As opening arguments commenced this morning in the United States Western District Court in the trial over Texas’ historic Pro-Life law, HB 2, hundreds of blue shirts flooded Republic Square in a peaceful, prayerful presence. HB2 passed in the summer of 2013 after a failed filibuster by pro-abortion elected officials.
Outside the courthouse, speakers led Pro-Life Texans in prayer and song as proceedings were underway in the adjacent building. Among the crowd were high school students, some of whom recently spent a week at Texas Right to Life’s Pro-Life summer camp in July. Moms with their babies and elderly were among the sea of blue-clad Pro-Lifers showing their support for HB2.
True to their word, the radical, leftist group, Stop Patriarchy, was on the scene to attempt to disrupt the Pro-Lifers. Their fifteen protesters shouted their mantra: “Without this basic right, women can’t be free; abortion on demand and without apology.” This was the same angry mob who wore orange and yelled under a different banner when the bill passed in 2013.
The lawsuit, Whole Woman’s Health v Lakey, takes issue with multiple facets of HB2’s provisions. The abortion industry’s focus is on the 30-mile rule of HB2 that requires abortion providers to obtain admitting privileges at hospitals within 30-miles of the abortion facility, and the plaintiffs are seeking to exempt two abortion facilities from this health and safety provision. Another part of HB2 that will take effect on September 1 requires that abortion mills meet ambulatory surgical center (ASC) structural and safety standards.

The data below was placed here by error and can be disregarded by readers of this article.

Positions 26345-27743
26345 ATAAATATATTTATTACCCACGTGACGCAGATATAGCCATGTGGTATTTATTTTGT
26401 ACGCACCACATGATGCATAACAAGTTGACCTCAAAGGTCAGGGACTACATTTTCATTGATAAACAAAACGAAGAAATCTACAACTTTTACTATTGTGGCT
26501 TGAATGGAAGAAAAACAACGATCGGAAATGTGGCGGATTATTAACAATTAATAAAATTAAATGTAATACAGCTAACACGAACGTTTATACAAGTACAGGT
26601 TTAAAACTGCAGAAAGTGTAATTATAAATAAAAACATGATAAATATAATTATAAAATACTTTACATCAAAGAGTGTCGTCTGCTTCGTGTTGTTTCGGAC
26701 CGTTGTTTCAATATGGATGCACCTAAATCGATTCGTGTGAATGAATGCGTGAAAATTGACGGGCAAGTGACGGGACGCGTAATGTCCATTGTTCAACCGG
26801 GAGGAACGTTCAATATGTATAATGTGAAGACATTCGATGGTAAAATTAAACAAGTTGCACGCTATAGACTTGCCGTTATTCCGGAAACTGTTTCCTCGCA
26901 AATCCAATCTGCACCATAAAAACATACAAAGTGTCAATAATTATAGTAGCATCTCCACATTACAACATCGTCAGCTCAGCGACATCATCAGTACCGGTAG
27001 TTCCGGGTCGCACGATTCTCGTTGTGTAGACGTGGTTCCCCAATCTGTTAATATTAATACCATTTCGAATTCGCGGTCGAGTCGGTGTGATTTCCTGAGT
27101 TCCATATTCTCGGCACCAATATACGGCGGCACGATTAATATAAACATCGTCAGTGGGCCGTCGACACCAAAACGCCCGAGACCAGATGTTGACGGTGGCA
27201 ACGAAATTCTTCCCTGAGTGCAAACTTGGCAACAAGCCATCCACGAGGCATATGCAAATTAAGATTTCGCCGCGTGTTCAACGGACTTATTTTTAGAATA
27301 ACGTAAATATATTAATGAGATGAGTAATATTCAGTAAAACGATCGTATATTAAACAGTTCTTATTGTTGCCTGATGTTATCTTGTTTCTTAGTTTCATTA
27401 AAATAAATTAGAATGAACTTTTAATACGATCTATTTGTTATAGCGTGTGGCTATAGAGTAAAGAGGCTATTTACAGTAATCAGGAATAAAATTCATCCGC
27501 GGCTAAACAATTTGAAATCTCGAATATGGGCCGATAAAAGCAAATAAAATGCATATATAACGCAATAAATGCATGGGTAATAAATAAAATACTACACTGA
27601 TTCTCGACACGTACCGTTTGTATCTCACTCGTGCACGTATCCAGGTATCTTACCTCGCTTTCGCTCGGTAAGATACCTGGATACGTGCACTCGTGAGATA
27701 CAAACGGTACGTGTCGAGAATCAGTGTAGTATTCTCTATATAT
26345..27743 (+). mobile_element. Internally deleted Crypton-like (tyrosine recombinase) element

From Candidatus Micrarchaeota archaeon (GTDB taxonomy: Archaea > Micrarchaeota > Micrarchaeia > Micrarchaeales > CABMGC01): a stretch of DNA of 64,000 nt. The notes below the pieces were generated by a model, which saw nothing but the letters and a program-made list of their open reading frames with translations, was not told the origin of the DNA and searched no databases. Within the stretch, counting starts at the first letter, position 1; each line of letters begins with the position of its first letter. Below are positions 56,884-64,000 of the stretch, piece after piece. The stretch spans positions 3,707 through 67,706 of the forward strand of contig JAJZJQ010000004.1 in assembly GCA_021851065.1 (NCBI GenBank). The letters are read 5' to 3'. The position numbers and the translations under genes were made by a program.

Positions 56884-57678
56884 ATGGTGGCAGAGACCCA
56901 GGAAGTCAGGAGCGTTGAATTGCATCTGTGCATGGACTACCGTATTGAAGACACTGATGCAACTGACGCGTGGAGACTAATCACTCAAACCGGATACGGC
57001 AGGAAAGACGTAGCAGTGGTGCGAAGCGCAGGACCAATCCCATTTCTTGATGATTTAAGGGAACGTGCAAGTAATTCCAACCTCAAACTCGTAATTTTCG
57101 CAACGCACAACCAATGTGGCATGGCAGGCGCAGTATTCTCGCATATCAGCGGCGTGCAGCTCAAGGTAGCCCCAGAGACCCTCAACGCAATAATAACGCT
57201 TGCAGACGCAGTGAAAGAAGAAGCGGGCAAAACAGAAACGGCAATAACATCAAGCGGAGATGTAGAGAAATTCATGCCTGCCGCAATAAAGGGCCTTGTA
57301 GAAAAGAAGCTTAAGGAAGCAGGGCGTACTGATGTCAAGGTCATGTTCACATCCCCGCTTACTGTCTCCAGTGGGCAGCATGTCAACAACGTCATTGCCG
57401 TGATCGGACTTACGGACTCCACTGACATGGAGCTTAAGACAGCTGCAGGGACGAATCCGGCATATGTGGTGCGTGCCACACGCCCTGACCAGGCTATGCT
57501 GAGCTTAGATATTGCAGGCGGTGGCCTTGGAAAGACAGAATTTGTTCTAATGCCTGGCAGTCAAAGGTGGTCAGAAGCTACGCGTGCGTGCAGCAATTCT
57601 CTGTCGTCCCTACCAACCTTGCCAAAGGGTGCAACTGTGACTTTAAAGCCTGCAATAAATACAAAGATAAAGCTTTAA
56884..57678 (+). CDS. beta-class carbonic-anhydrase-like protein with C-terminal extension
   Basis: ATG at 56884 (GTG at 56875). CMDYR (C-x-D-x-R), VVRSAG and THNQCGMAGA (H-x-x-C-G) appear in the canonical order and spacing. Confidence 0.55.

HB2’s requirements force abortion clinics and their physicians to meet the standards to which the rest of the medical community adheres. The abortion industry has not adjusted to the havoc that these measures have wreaked on their coffers.
Rather than updating their clinics to meet the mandated standards or accepting that women’s health trumps profits, the abortion lobby is trudging the legal path because they cannot and will not comply. Relinquishing responsibility for their actions, they seek instead to reverse the law.
Presiding over the case is Judge Lee Yeakel, who has ruled on several Pro-Life laws and even other HB2-related cases to date. The trial is expected to last three days. Texas Right to Life will be present, standing for and defending Texas women and pre-born children.